1.3 Domestic Violence Housing Cost Fact Sheet


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1.3 Rapid Re-Housing for Survivors of Domestic Violence

Rapid re-housing is being adapted by domestic violence providers to respond to the housing needs of the women and families they serve. This workshop will examine how rapid re-housing and homelessness prevention strategies are being used to serve survivors of domestic violence. Presenters will share their service models and lead a discussion on how to assist survivors in finding and maintaining safe, permanent housing.

Kris Billhardt
Dr. Chiquita Rollins

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1.3 Domestic Violence Housing Cost Fact Sheet

  1. 1. DOMESTIC VIOLENCE SERVICES INCREASE SAFETY, IMPROVE THE LIVES OF WOMEN AND CHILDREN AND REDUCE LONG-TERM COSTS The SHARE study found that there were dramatic positive changes in the lives of the women and children in the study during the first 6-months of services, which persisted and/or improved over the full 18 months of the study:  Women and children were safer  Their housing stability improved significantly  Women and children had better health and mental health, quality of life, and were better able to succeed in their day-to-day lives. Survivors sought and utilized a wide variety of supports, services and funds, depending on their specific needs: Women reported that the following factors made the biggest difference in their lives over the 18-months of the study: Theme # of times endorsed Services included: Housing/Housing Assistance 99 or 39.4%  domestic violence victim services Support from advocate/agency 47 or 18.7%  housing Myself/my own decision/my own determination/faith 40 or 15.9%  public assistance Strategies to distance perpetrator (having no contact, 39 or 15.6%  health care, police, restraining orders police intervention, restraining order, etc.)  training and education Support from family/friends/different partner 30 or 12.0%  employment services SHARE Project (helping others, support, seeing how far 24 or 9.6%  parenting classes, services for their they have come with interviews, etc.) children, child care  counseling, alcohol or drug treatment Women reiterated the need for housing and advocacy when asked about which aspects of the DV services were most helpful. They also valued beingsupported and treated with respect, and noted the importance of services that they could easily access. Utilization and cost of emergency services significantly decreased over the 18-months of the study: Women reported using fewer Estimated savings in the Justice System Emergency Response are almost $125,000. emergency services at the 18- Women used fewer emergency legal services and those who did, used those services less frequently in the 6 months prior to the 18-month interview compared to the 6 months prior to the baseline services. month interview, compared to (N=260) the baseline interview. Reduction in the use of these Baseline 18-months services resulted in an % Total times Estimated % Total times Estimated estimated savings of $535,000. participants utilized Cost participants utilized CostCalled 911 55.4% 339 $6010 18.1% 146 $2,589Police came to assist 62.5% 412 $61,783 19.7% 136 $20,395Partner jailed 28.3% 112 $46,718 2.3% 9 $3,754Sought Restraining 32.7% 85 $23,187 4.7% 12 $4,163Order (RO)Rec’d legal assist for 6.2% 17 $21,026 0.7% 2 2,628ROs, evictions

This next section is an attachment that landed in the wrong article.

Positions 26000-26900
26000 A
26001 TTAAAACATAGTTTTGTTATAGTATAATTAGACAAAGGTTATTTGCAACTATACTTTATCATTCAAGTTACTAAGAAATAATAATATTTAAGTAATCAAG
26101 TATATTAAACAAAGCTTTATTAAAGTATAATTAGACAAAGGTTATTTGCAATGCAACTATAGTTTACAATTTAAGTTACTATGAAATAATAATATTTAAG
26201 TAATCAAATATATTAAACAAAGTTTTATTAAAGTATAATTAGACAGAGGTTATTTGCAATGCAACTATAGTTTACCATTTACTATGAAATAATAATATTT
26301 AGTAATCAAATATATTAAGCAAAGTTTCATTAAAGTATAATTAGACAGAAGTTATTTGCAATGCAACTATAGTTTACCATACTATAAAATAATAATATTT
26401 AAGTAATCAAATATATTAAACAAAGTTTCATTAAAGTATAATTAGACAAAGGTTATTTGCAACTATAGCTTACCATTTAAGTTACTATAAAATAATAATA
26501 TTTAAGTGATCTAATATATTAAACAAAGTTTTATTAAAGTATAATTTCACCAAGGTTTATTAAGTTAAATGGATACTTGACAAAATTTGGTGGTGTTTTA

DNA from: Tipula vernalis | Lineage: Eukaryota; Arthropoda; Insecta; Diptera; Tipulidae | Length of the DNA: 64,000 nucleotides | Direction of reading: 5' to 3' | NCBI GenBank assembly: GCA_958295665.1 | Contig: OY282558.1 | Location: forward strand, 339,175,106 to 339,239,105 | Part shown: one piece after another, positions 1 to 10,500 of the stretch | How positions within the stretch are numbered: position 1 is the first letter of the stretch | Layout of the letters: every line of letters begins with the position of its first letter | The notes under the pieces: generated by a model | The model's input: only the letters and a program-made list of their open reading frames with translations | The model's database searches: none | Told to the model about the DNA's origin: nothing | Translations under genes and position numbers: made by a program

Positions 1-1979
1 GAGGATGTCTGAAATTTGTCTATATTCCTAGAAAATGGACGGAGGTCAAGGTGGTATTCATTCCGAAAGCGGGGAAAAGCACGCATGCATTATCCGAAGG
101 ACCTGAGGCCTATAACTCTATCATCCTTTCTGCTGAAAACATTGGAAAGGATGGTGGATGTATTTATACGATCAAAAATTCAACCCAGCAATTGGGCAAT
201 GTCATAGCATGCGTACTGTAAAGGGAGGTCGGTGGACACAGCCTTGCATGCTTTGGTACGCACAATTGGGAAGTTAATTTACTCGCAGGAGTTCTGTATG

2. 2. Estimated savings for Emergency Medical Care are $43,000. Fewer study participants sought emergency medical care services and those who did, used those services less frequently during the 6 months prior to the 18 month interview compared to those prior to the baseline interview (N=260). Baseline 18-months % participants Total times Estimated Cost % participants Total times Estimated Cost utilized utilized Rec’d ambulance 12.7%% 67 $59,764 6.5% 27 $24,084 and/or paramedic care Went to the ED or other 51.2% 401 $18,647 40.4% 243 $11,300 urgent care Estimated savings for Other Safety Net Services are $367,000. Fewer women accessed emergency housing and basic needs services, such as motel vouchers, shelters, food boxes or TADVS over the course of the study. In general, there was a reduction in the number of times or extent of utilization, except for food boxes (N=260). Baseline 18-months % Total times Estimated % Total times Estimated participants utilized/days Cost participants utilized/days Cost Lived in a motel/hotel via vouchering program 20.8% 549 $27,450 1.9% 70 $3,500 Stayed at homeless shelter 3.1% 330 $18,259 2.7% 148 $8,189 Lived at domestic violence shelter 28.5% 3171 $215,057 3.5% 416 $28,213 Called DV crisis line 62.3% 1552 $10,864 11.2% 319 $2,233 Applied for TADVS (DV TANF) 72.2% 187 $42,406 10.0% 26 $5,896 Total TADVS (DV TANF) spent $110,575 $9,515 The SHARE study findings point to important funding, policy and programmatic improvements that could be made: All agencies providing basic needs (food, shelter, emergency care) should address domestic violence. Increasing housing assistance and stability has the potential to make large changes in clients’ lives and in cost of emergency services. Community education to increase support by family and friends can improve safety and stability. Flexible services and funding should be designed to respond to the specific needs of survivors. Research on homelessness and housing stability can be enriched by the lessons learned from the SHARE study. Appropriate screening for danger and providing survivors with the opportunity to explore more deeply their experiences and situation can lead to empowerment and better outcomes.Description of SHARE StudyThe SHARE Study is a quasi-experimental, longitudinal, community-based participatory study designed to evaluate the effectiveness, including cost-effectiveness,of an existing rapid re-housing program (Volunteers of America Home Free). The evaluation examines the role of housing stability in preventing revictimizationand reducing negative health outcomes of domestic violence survivors and their children.Participants of the SHARE Study were 278 English or Spanish speaking women in the Portland, Oregon area who had experienced physical or sexual violence orthreats of violence by an intimate or ex intimate partner in the previous 6 months. Participants also had housing instability as a primary concern and had soughtservices from a domestic violence or housing assistance agency. Over half were women of color; about ½ had a GED, high school diploma or less education; theparticipants had high rates of unemployment and poverty; and most had young children.Chiquita Rollins, PhD SHARE Co-Principal Investigator, DV Consultant 503-335-3078 cmrollins@q.comKris Billhardt, M.Ed,Ed.S Director, Volunteers of America Home Free 503-802-0492 kbillhardt@voaor.orgFunding was provided by Centers for Disease Control and Prevention, National Center for Injury Prevention and Control (U49CE000520-01, 09/01/2005-08/31/2010).